Carbon, titanium, and cro-moly rails are available on all performance saddles, and the rail attachment points differ between Active and Classic models. Active saddles have the ability to tip up to 7 degrees in either direction along with pelvic movement; this is accomplished by attaching the rails to an inverted T-shaped projection extending from the shell under the rear of the saddle. The ease of tipping is adjustable by inserting elastomers of differing durometer between the shell and the T.

Meld custom saddles

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Ethan Ee of one-year-old Meld Solutions LLC makes a custom saddle for you based off an impression of your butt you make in soft foam. Meld sends you a foam “crush box” of the same type used by shoe insole makers. You sit on it and send it back to Meld, which makes a 3D scan of it. You also select colors, logos, and other customizations. Based on the 3D scan of your butt’s shape, your weight, and your tendencies toward moving around on the saddle or not, Meld makes a carbon-fiber shell and mates it to a set of rails. Even after padding and a cover are added, it is extremely light.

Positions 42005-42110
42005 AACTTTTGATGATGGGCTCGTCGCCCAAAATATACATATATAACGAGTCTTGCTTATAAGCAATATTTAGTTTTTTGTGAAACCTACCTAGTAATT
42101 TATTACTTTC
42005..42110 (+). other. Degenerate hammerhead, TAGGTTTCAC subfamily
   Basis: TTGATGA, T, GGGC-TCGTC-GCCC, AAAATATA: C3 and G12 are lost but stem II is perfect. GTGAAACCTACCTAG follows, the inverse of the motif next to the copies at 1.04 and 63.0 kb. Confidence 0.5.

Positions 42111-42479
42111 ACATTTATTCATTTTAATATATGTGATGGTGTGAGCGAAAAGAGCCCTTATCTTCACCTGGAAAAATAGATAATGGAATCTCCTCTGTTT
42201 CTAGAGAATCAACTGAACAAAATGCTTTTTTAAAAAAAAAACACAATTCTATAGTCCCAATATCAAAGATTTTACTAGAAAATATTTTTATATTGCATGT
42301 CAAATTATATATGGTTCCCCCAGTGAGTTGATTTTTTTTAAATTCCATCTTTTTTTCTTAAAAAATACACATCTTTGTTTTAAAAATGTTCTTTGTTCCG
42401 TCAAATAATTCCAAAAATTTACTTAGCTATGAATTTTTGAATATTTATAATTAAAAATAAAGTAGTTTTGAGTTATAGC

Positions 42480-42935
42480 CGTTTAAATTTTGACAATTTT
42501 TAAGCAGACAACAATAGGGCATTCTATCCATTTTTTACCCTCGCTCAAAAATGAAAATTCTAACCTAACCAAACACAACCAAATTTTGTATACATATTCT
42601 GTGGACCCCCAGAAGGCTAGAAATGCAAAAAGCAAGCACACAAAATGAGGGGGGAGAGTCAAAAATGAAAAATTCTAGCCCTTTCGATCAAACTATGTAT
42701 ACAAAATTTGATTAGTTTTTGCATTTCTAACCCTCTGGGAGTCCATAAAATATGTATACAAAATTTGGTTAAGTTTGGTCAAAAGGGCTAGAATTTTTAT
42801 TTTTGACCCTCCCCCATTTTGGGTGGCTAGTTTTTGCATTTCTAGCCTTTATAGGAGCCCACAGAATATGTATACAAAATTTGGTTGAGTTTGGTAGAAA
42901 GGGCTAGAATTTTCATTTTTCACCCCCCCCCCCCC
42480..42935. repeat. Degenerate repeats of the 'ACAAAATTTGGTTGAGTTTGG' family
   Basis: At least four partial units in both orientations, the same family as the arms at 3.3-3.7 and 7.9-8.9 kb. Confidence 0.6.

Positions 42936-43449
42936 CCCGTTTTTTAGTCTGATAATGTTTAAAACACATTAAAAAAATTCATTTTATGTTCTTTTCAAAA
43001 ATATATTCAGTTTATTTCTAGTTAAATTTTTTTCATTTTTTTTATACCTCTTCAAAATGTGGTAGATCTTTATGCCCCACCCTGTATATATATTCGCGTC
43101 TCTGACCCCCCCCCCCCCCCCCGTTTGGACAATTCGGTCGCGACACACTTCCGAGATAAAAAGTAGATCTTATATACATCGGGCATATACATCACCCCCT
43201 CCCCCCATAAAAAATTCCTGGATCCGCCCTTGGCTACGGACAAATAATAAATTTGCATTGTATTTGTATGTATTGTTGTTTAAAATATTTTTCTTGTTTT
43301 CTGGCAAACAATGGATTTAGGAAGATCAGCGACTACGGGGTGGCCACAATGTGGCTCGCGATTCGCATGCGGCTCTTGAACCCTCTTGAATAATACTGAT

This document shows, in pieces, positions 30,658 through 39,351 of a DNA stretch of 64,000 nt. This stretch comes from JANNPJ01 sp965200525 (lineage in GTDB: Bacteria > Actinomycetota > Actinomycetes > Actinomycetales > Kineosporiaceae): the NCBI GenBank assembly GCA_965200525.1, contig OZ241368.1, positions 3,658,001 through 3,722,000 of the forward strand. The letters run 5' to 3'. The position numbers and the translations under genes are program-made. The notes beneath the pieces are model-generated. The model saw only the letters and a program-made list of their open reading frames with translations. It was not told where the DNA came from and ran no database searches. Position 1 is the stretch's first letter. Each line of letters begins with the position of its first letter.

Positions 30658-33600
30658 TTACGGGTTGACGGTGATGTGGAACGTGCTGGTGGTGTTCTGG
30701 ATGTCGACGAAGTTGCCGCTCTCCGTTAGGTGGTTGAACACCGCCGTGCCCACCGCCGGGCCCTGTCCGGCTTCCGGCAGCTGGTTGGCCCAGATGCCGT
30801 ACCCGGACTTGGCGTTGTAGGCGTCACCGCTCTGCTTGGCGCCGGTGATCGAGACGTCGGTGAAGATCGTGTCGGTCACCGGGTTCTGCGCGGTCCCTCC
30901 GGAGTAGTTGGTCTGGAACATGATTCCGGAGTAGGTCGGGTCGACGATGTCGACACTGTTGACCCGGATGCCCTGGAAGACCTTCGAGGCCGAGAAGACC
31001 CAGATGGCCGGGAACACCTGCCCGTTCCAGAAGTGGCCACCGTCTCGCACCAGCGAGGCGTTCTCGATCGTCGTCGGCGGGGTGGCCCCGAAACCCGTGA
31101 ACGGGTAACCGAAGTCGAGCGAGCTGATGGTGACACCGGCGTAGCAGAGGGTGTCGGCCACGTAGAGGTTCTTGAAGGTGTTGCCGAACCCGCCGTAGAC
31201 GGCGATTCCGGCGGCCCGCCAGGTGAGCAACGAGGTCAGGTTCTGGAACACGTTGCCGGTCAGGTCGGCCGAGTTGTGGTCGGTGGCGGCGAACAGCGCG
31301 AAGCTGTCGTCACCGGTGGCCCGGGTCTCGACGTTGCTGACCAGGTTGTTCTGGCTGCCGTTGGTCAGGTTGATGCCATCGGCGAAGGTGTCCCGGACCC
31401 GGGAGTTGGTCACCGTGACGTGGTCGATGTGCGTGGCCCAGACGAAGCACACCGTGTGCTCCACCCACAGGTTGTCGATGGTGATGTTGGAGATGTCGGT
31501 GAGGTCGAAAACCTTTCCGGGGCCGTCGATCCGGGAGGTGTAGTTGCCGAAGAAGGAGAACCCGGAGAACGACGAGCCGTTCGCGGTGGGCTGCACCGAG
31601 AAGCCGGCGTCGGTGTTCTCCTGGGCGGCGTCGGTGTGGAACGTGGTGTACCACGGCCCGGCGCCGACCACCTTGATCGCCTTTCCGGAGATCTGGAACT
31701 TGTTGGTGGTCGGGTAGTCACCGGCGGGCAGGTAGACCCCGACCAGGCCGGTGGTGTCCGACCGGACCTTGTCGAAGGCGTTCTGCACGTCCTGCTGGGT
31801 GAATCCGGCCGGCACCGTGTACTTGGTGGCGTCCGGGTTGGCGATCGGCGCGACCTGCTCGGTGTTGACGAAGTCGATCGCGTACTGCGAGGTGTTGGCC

The saddle is made in California, and it is molded without a cosmetic gel coat, so the underside looks dull, rather than shiny, and it consequently retains as much shell flexibility and low weight as possible. It is completely custom, including the width, shape, and central channel or not, and the price is $325 with carbon rails, or $250 with metal rails. If you’re not happy with the saddle, Meld will re-make it with the changes you desire for no charge.

Feedback Sports